Our court previously rejected Mr. Brownfield's habeas corpus petition under 28 U.S.C. § 2254 in which he challenged the validity of his Kansas plea agreement and sentence. Brownfield v. Hannigan, 1996 WL 364589 (10th Cir. June 28, 1996) (unpublished). Here, Mr. Brownfield again challenges the validity of his plea agreement and sentence, this time under section 1983, seeking damages and mandamus relief to effect his concurrent sentence. The district court dismissed Mr. Brownfield's action under 28 U.S.C. § 1915(e)(2)(B)(ii) for failure to state a claim, but granted his motion to proceed on appeal without payment of an initial partial filing fee, 28 U.S.C. § 1915(a), (b).(1)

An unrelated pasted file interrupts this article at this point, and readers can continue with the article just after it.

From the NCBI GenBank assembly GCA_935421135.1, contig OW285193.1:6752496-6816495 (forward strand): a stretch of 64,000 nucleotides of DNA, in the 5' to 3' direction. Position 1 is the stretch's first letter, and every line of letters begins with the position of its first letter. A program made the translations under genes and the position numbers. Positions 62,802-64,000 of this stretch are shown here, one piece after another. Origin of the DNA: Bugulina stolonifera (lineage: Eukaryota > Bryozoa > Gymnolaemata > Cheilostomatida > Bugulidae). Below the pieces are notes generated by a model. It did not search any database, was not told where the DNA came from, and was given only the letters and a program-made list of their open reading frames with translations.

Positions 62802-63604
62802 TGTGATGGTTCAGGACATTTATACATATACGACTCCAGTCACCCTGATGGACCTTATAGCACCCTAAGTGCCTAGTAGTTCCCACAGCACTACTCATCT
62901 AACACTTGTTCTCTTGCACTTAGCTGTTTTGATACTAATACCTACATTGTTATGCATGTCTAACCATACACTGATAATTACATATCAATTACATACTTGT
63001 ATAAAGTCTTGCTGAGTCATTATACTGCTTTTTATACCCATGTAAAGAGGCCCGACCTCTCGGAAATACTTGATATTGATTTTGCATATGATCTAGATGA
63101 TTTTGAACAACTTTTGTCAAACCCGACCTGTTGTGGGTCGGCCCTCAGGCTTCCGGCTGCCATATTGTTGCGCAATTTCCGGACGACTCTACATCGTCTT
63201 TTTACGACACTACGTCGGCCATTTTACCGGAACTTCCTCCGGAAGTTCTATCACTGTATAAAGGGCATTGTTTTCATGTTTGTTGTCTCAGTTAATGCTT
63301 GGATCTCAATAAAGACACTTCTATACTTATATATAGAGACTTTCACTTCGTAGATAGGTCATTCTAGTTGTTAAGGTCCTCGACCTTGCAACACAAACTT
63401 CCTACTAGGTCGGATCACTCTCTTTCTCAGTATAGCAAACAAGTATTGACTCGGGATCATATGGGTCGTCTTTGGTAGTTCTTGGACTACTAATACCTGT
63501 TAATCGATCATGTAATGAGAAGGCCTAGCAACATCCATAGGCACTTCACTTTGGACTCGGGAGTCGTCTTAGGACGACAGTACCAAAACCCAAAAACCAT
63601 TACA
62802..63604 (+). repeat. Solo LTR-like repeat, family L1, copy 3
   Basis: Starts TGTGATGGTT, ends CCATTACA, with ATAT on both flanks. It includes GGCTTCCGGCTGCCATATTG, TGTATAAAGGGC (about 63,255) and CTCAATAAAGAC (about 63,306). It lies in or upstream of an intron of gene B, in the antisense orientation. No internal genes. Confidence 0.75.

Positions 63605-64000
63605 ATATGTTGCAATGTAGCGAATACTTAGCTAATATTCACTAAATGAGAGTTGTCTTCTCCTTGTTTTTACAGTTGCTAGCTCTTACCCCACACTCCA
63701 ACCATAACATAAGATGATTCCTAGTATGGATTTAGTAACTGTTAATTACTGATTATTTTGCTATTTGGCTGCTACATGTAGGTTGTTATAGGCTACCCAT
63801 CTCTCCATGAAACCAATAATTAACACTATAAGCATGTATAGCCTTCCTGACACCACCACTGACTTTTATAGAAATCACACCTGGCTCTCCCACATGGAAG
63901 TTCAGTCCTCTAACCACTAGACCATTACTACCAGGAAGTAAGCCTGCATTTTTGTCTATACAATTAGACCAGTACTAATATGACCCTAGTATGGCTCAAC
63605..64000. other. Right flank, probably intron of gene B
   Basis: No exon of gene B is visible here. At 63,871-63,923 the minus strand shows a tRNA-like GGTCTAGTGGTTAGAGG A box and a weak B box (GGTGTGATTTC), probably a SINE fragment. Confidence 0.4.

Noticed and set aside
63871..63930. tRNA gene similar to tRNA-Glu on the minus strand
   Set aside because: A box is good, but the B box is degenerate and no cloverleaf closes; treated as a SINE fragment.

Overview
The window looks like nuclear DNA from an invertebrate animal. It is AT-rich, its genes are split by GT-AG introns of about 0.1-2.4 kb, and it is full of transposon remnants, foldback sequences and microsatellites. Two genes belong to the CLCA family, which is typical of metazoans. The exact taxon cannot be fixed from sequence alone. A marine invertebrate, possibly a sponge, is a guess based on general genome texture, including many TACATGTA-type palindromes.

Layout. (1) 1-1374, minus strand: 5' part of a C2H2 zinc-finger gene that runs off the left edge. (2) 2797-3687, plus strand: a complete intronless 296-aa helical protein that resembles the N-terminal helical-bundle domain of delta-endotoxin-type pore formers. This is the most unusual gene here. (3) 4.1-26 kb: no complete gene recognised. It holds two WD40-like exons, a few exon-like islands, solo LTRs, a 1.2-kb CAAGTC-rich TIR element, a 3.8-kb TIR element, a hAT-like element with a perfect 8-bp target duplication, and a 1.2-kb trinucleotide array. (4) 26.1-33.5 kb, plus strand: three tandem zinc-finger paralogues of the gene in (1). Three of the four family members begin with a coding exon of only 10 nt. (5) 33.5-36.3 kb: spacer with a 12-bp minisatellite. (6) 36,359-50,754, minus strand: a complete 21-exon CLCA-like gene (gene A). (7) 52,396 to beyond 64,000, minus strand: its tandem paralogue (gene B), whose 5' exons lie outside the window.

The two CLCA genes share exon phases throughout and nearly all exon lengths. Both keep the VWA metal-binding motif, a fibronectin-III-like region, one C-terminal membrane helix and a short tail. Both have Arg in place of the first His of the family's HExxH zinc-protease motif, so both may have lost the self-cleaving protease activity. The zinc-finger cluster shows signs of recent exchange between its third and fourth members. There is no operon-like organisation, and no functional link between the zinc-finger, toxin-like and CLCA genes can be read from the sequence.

We review de novo. Perkins v. Kansas Dep't of Corr., 165 F.3d 803, 806 (10th Cir. 1999).

The district court dismissed Mr. Brownfield's action on several grounds, all of which we find persuasive. First, the court correctly ruled that to the extent Mr. Brownfield was seeking to challenge the execution of his Kansas sentence, he needed to proceed on a petition for a writ of habeas corpus under 28 U.S.C. § 2241, after first exhausting available state court remedies. Montez v. McKinna, 208 F.3d 862, 866 (10th Cir. 2000); Bradshaw v. Story, 86 F.3d 164, 166-67 (10th Cir. 1996). Likewise, to the extent Mr. Brownfield sought to challenge the validity of his sentence based on new evidence which allegedly proved defendants conspired to mislead and defraud him about his return to Oklahoma to serve his sentences concurrently, such a claim should be raised in a writ for habeas corpus under 28 U.S.C. § 2254, assuming Mr. Brownfield first receives permission from this court to file a successive § 2254 petition. See 28 U.S.C. § 2244(a)(b)(3)(A).